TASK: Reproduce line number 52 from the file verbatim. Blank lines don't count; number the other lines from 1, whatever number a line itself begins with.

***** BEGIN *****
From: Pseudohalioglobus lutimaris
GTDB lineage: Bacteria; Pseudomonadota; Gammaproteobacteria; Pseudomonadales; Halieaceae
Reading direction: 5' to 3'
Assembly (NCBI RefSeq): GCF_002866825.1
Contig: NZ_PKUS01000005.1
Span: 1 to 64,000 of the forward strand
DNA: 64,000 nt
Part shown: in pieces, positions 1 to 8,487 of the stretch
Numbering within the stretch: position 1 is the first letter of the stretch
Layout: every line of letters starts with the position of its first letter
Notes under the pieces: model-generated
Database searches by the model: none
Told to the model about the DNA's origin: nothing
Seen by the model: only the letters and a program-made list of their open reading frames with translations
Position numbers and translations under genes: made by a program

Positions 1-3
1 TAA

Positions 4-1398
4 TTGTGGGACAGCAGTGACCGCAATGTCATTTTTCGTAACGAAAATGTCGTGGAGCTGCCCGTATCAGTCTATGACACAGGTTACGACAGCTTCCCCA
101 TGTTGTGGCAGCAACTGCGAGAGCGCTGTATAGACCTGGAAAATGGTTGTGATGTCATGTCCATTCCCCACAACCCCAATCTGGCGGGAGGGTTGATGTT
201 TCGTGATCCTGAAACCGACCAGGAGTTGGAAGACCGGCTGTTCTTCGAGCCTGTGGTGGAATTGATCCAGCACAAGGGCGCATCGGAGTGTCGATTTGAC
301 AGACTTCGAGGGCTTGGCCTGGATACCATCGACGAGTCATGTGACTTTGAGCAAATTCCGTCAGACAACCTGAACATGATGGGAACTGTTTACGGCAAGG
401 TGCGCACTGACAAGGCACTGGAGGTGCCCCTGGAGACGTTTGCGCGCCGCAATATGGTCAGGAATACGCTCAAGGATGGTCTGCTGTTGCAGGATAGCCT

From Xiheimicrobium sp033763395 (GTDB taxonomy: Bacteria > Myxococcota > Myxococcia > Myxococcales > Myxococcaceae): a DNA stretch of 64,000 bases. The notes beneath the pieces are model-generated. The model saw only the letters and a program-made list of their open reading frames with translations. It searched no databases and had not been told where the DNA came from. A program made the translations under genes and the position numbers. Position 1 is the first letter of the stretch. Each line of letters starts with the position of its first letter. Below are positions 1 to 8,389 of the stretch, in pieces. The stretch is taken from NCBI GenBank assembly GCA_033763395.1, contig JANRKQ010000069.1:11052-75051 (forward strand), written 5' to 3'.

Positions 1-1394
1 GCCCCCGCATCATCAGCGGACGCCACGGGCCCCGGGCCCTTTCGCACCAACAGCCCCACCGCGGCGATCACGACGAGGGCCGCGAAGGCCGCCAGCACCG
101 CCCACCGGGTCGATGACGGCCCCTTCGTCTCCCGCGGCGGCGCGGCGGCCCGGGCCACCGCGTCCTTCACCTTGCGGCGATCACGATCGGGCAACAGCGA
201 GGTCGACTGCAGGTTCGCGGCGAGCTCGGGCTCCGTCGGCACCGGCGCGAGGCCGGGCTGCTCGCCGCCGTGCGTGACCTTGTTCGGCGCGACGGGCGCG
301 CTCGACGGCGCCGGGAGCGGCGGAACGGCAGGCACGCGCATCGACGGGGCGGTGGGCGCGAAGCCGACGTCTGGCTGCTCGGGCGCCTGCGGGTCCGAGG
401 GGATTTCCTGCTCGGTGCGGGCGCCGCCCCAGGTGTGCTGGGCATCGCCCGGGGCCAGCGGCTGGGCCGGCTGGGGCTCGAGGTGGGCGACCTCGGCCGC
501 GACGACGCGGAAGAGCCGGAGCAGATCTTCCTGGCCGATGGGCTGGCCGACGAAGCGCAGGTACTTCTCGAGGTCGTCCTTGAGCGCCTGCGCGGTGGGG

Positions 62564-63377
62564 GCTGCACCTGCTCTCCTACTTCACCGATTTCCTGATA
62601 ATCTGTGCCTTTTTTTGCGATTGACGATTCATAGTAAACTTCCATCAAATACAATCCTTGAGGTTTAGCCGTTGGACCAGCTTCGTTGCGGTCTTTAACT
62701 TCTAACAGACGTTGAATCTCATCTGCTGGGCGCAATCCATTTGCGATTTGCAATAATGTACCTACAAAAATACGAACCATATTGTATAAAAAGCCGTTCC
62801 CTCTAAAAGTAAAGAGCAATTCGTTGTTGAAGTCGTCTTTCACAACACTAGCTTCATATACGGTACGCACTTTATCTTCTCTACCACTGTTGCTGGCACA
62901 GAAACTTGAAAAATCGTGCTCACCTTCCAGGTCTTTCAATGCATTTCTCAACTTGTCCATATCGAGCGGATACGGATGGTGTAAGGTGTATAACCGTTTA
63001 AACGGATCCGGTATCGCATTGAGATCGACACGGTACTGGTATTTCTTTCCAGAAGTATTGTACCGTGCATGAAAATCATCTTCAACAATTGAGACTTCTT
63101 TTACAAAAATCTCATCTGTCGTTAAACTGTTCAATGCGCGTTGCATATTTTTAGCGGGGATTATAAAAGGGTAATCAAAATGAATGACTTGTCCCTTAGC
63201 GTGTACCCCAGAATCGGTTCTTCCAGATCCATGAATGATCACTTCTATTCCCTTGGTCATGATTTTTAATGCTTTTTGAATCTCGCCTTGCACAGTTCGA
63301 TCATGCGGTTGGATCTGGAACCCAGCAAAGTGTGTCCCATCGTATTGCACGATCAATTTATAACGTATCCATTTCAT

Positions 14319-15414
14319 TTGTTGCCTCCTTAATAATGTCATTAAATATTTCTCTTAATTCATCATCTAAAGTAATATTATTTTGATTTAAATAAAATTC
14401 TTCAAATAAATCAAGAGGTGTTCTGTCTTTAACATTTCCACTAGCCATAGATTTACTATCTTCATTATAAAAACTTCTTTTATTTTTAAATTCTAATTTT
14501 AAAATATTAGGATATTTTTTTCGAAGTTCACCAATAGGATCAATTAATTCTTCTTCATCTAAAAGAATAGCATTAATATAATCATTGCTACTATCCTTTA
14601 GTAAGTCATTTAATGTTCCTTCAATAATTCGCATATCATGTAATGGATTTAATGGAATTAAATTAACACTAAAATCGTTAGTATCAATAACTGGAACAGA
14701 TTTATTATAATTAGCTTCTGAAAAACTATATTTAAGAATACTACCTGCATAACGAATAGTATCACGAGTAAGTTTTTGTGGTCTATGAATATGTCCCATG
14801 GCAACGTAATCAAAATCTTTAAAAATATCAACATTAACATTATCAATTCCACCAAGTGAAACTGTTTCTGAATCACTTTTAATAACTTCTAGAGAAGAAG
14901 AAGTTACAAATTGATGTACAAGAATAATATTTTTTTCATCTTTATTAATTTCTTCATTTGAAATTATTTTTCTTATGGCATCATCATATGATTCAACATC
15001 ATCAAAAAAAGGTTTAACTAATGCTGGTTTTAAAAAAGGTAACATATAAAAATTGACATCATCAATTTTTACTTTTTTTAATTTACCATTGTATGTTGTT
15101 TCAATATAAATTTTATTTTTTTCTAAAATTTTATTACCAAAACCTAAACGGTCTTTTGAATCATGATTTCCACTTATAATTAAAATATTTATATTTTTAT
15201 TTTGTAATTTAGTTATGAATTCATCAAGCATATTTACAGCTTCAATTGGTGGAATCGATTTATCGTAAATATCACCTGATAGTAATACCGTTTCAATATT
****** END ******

15201 TTTGTAATTTAGTTATGAATTCATCAAGCATATTTACAGCTTCAATTGGTGGAATCGATTTATCGTAAATATCACCTGATAGTAATACCGTTTCAATATT